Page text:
New Quizzing Feature Launches

We are very excited to announce our built-in quizzing feature is now available! Let’s look at how instructors and students both benefit from quizzing, and how Skilljar’s new quizzing feature works.

Why is quizzing important?

Assessment is a crucial part of the learning experience. Learning in its most simple form can be broken into three steps:

  1. Content
  2. Assessment
  3. Feedback

The content, and its delivery, can be offered in many different formats (for example: prerecorded video, live webinar, or in-person lecture). After the transfer of information, an important next step in the learning process is to assess what students have learned. By quizzing students, instructors can determine what information was successfully learned, and what areas need improvement.

Additionally, assessment enables students to get feedback on their performance. As students engage in the experience, they gain insight into their own learning.

Create robust quizzes

In just a few easy steps, an instructor can create quizzes in their dashboard. Utilize different questions types, like multiple choice, true/false, and fill in the blank. With the easy text editor, you can format your questions, include hyperlinks, and even upload images to achieve an engaging format.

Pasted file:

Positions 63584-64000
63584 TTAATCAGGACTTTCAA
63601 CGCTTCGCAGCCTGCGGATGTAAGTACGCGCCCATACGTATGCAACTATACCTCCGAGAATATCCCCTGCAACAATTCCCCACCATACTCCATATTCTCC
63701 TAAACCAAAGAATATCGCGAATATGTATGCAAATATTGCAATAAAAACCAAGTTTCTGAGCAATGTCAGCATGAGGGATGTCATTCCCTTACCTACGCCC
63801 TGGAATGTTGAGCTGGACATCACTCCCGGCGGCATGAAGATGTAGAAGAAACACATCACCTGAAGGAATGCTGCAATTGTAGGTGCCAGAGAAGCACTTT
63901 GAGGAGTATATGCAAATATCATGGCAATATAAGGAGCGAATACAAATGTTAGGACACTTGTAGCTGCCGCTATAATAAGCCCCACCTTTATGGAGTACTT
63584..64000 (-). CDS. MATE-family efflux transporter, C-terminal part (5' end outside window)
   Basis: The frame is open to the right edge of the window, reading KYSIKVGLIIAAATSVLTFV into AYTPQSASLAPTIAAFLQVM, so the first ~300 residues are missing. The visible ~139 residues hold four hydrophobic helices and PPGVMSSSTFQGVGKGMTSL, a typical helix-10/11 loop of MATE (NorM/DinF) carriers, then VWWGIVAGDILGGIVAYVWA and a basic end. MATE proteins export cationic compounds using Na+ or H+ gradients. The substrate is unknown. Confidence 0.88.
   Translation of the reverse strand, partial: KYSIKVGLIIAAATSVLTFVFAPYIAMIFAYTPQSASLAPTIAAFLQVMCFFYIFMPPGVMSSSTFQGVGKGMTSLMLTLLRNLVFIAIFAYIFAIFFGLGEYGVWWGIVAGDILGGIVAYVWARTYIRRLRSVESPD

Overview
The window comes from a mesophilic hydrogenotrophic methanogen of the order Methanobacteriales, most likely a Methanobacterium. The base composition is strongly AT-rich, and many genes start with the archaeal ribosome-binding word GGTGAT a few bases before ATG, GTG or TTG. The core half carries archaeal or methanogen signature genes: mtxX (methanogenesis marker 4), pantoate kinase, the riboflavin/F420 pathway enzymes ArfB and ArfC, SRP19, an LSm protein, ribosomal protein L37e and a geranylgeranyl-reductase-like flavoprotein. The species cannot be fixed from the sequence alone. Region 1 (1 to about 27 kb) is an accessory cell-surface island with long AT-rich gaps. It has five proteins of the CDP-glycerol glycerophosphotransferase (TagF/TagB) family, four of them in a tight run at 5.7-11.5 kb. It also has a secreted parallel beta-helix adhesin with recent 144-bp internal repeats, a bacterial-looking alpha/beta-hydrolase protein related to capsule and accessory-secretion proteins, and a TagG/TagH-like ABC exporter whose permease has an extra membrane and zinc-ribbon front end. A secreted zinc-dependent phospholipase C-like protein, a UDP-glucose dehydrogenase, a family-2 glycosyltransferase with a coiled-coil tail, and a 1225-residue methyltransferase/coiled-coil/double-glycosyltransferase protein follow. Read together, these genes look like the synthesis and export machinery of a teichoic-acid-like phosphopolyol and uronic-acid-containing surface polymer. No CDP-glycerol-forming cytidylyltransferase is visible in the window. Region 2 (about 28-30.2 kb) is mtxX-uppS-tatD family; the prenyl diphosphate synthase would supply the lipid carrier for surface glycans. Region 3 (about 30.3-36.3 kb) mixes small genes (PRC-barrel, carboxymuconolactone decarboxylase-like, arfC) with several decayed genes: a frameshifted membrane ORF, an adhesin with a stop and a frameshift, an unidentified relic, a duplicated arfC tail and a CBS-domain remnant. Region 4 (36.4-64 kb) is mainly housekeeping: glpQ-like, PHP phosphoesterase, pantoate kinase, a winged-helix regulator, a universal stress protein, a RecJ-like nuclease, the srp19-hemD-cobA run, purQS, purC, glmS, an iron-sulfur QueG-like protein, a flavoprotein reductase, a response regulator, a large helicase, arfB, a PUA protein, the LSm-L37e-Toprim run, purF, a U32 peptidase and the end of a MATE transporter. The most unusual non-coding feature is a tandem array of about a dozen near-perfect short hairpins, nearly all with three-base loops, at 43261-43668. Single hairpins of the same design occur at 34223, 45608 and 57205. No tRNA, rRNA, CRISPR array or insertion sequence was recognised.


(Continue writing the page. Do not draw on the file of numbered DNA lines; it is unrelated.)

quiz-student

Deliver quizzes seamlessly

The quizzing feature includes automatic grading, so students receive real-time feedback on what they’ve learned.

quiz2

Analyze responses

Review analytics by quiz and by students for insight into what your students have learned. This enables you to provide feedback to individual students. Additionally, a key advantage to tracking quiz data is for instructors to identify any trends that could lead towards a change to either their content or their teaching process.

You asked for quizzing, and here it is. We love hearing from you – if you have any feedback about the new feature, or what you’d like to see next, leave us a comment.

New Feature: Custom Web Analytics for your Online Courses

We are happy to announce the launch of our new custom web analytics. Want to know how this can benefit you? We’ll tell you how this feature can help you better understand the customers that visit your courses, and show you how to use it.

The big picture

analtyics main-online course